Undeterred by Trump Victory, #NoDAPL Pursues Campaign Against Lenders

From left, Niki Carroll, Eula Dyson, Joan Biren, Bethany Flores, Joshua Pena protest Dakota Access Pipeline project at Washington, DC, branch of Bank of America./Photo by Mark Hand

From left, Niki Carroll, Eula Dyson, Joan Biren, Bethany Flores, Joshua Pena protest Dakota Access Pipeline project at Washington, DC, branch of Bank of America./Photo by Mark Hand

Washington, DC — Protests against the Dakota Access Pipeline resumed one day after Donald Trump shocked most prognosticators by winning the U.S. presidential election. In Washington, DC, people gathered in Farragut Square in the early evening on Nov. 9 to express their opposition to the construction of the $3.8 billion pipeline and the financial institutions that are providing loans to its developers.

Several people marched from the downtown park to a nearby branch of Bank of America to protest the Charlotte, NC-headquartered bank’s loan of $375 million to the pipeline developers. Activists across the nation are hoping constant pressure will convince banks to opt out of bankrolling the 1,172-mile pipeline, which would carry crude oil produced in the Bakken fields of North Dakota across four states, with an end point in southern Illinois.

In Farragut Square, protesters expressed concern about the decision to route the pipeline system through Native American lands in North Dakota, including under the Missouri River. Leaders of the Standing Rock Sioux Tribe, whose reservation is located about 50 miles south of Bismarck, ND, contend the pipeline could threaten their sole water source.

Eula Dyson, a Maryland resident who has friends on the Standing Rock reservation, lamented that pipeline construction crews have succeeded in getting almost the entire pipeline built in the contested region, except for the Missouri River crossing. “That’s the final piece,” Dyson said at the protest. “I grew up in south Louisiana. I know what oil is all about, the destruction caused by the oil industry to the environment down there.”

As proposed by Energy Transfer Partners, the lead developer of the pipeline, the Dakota Access system would cross the Missouri River less than a mile north of the Standing Rock reservation. An early proposal for the pipeline called for the project to cross the Missouri River north of Bismarck, but one reason that route was rejected was its potential threat to Bismarck’s water supply.

Joshua Pena, who had never attended a protest against the Dakota Access Pipeline, decided to join the Nov. 9 action in solidarity with Native Americans. “I’ve been seeing the repression of these people for so long. What we’ve done to them over the past several hundred years is absolutely embarrassing and disgraceful. And the fact that in this day and age, we continue to exhibit the exact same behaviors is unacceptable,” said Pena, who lives in Vienna, Va.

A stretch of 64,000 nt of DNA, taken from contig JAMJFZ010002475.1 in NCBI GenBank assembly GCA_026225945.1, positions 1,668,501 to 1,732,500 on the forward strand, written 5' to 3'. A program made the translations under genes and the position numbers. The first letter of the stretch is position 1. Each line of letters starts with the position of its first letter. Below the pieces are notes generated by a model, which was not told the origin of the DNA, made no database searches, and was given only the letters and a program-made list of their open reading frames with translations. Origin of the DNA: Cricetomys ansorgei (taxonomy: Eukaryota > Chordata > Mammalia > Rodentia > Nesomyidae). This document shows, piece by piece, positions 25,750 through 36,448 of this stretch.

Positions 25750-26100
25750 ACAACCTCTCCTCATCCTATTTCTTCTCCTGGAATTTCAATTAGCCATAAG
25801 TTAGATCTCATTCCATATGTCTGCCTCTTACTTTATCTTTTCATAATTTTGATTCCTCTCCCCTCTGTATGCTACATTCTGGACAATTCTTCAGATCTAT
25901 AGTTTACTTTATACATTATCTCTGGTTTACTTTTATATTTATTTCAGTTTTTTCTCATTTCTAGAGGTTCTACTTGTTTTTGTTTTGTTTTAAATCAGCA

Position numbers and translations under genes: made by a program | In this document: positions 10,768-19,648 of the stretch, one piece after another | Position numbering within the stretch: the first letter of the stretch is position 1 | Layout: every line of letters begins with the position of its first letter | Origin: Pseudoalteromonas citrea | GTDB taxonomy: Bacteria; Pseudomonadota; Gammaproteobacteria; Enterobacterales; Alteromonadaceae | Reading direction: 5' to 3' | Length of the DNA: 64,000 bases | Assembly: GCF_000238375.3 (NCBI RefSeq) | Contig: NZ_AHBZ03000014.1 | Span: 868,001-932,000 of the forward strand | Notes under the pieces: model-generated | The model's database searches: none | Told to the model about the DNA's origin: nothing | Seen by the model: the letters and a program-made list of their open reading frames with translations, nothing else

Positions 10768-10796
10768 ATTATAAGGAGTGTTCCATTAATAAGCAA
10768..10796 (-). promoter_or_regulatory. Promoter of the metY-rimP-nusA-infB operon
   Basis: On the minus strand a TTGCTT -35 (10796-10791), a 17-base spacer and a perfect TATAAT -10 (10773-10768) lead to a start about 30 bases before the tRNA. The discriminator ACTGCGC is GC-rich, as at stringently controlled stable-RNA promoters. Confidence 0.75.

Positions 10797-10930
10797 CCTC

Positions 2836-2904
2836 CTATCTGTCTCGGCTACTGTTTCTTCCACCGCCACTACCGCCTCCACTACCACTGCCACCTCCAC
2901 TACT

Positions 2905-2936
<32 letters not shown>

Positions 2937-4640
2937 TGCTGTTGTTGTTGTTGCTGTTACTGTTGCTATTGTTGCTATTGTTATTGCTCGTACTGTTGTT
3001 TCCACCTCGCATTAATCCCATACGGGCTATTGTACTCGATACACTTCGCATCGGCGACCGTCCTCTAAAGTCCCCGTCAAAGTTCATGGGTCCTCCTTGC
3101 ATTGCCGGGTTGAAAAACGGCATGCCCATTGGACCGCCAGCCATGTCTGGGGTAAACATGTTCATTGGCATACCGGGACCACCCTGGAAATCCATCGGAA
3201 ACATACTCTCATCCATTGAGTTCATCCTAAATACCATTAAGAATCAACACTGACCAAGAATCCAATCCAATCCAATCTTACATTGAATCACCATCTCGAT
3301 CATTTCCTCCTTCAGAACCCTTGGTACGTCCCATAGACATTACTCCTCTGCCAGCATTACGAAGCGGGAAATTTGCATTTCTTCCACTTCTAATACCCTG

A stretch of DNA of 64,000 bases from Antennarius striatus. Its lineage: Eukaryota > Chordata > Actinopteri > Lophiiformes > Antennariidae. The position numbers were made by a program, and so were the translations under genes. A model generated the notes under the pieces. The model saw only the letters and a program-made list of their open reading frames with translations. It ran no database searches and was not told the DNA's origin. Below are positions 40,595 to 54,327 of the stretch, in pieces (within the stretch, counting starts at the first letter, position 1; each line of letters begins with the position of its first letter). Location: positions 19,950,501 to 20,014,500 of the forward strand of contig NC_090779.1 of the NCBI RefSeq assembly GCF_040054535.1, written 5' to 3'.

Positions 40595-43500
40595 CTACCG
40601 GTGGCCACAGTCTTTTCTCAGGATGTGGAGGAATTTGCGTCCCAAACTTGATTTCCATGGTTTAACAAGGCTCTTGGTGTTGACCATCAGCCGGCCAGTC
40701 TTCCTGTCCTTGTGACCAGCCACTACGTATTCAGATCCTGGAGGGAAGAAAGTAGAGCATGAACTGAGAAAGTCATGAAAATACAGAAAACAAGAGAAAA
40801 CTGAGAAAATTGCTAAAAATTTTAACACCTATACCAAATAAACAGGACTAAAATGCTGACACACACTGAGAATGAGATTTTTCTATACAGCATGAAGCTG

The original path of the Dakota Access Pipeline “was going to go through some white people’s land and they complained about it and so they re-routed it to go through the Native American land because apparently their rights aren’t as important as the white people are,” he said.

Niki Carroll, who lives in Purcellville, Va., and was also attending her first protest against the Dakota Access Pipeline, felt it was important to express her support for the Standing Rock Sioux tribe. “When a white community said they did not want the Dakota Access Pipeline to go near their community and the developers decided to re-route it through Native American lands, it was typical of what settler culture has always done,” Carroll said.

Protesters Urge Banks to Withdraw Support

None of the banks financing the Dakota Access Pipeline has backed away from the project. But Citigroup reportedly has raised concerns over the project with Energy Transfer Partners and called for greater engagement with the Standing Rock Sioux tribe. Environmentalists have targeted banks in other campaigns. Banks such as Barclays, ING and Deutsche Bank have opted not to finance projects that involve mountaintop removal mining. JPMorgan Chase announced earlier this year it would no longer finance new coal-fired power plants in the United States but the move could be related to the declining profitability of investing in coal as opposed to concerns over climate change.

Mandy Stussman and Brandon Johnson demonstrate against Dakota Access Pipeline in Farragut Square in Washington, DC./Photo by Mark Hand

Mandy Stussman and Brandon Johnson demonstrate against Dakota Access Pipeline in Farragut Square in Washington, DC./Photo by Mark Hand

Pena does not believe Hillary Clinton, if she had won the election, would have helped to stop the pipeline project. “I think either Clinton or Trump would have had approximately the same policy in this regard. They’re both owned by the same people. They’re both answering to the same type of people. Neither of them would have made a change. If we would have seen Jill Stein as president, absolutely the pipeline would have been stopped in an instant,” he said.

Dakota Access Pipeline supporters have noted that the pipeline would follow a similar route to an existing natural gas pipeline near the Standing Rock Sioux reservation. The Northern Border Pipeline, operated by TransCanada Corp., crosses the Missouri River near Dakota Access Pipeline’s proposed river crossing. Supporters have questioned why the Standing Rock Sioux Tribe did not protest Northern Border’s proposed Missouri River crossing at Lake Oahe when it was built decades ago.

But Pena does not see a double-standard in the Standing Rock Sioux tribe opposing the Dakota Access Pipeline project. “An oil spill would be orders of magnitude more devastating to the environment and the water than a natural gas rupture would. There’s no comparison,” Pena said.